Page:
Beyond Black Sabbath, traditional doom puts me to sleep. My interest in the bleak arts is only piqued by the extraordinary; Pallbearer are precisely that. Sorrow and Extinction is a phenomenal, unique and irresistible articulation of dysphoria. Enshrouding these mesmerizing riffs and exceptional vocals, however, is an umbra of triumph. Sorrow and Extinction transcends mere morosity; there is victory, even in death.
Pallbearer manage, most remarkably, to hold you rapt throughout this melancholic voyage. Somber harmony is deployed as ineluctable sonic weapon. These are not esoteric convolutions, but direct and piercing melodies. Dual guitars and pleasingly present bass ply an engrossing resonance, interweaving prodigious pulverization with majestic leads. Each and every riff exists in service of the song; not a moment is wasted in pointless plod.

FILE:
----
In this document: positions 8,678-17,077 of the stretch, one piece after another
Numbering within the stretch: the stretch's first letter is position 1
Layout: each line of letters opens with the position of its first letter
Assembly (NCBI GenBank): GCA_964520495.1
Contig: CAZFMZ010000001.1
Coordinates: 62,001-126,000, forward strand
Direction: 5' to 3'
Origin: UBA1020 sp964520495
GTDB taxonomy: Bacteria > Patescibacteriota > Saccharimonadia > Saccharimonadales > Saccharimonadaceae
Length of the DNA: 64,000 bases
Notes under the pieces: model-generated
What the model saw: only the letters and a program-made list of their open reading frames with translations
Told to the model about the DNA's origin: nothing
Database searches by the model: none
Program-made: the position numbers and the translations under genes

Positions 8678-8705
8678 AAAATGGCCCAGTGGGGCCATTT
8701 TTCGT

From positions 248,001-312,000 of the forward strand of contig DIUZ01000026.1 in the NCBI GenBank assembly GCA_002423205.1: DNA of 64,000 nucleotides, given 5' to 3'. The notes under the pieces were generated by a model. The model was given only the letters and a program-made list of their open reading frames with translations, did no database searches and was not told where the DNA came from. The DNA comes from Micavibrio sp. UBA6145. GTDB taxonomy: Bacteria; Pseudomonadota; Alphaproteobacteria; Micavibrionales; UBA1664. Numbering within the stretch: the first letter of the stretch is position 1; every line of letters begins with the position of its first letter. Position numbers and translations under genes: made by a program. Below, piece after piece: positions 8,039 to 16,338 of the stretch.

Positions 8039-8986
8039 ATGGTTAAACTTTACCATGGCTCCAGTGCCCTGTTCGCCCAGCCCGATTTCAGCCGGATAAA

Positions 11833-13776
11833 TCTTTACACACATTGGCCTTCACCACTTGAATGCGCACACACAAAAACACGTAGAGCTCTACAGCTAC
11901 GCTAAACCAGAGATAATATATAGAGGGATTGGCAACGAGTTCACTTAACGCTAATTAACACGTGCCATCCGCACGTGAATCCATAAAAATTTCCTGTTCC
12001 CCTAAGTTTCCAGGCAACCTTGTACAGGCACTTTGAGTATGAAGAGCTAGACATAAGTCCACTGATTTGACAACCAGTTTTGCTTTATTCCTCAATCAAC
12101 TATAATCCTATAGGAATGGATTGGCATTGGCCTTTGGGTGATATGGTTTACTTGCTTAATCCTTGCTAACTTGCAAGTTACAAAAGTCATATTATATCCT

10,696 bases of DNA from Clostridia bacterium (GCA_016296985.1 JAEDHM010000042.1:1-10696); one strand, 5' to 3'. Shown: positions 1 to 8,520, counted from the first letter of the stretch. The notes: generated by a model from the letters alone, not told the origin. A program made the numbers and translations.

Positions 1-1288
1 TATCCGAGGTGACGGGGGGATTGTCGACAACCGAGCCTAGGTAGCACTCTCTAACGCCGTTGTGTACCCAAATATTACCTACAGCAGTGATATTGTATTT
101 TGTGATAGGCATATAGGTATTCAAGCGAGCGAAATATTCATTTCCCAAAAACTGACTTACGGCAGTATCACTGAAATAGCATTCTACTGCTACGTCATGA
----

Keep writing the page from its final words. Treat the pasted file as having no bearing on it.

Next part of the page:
Brett Campbell’s outstanding, ethereal vocals are poignant yet commanding, never lacking vitality. His voice recalls a young Ozzy denuded of nasality, but the comparison does little justice. Clean vocals, quite honestly, fail to please my ears at all in this day and age; Brett Campbell outclasses many a man. Sorrow and Extinction’s lyrics tread life-stealing astral paths, ponder numinous harbingers of death, and explore our power to stand up to grief, or to embrace oblivion, if that’s our choice.
Repeated listens bear out the vivifying drums, which drive and shape these molten floes. The massive, monumental riffs never feel languorous within these horological constructs. Calmer passages exude a latent volatility; rapturous upheavals lurk below. “Devoid of Redemption” builds to an absurd crescendo, churning an irresistible tempest of sludge.
Sorrow and Extinction is both consolation and cataclysmic companion. Pallbearer make me want to use my fists to pound and smash, to lift my arms in raging supplication. Doom just doesn’t do that for me; Sorrow and Extinction does.
Sorrow and Extinction is out now on Profound Lore Records.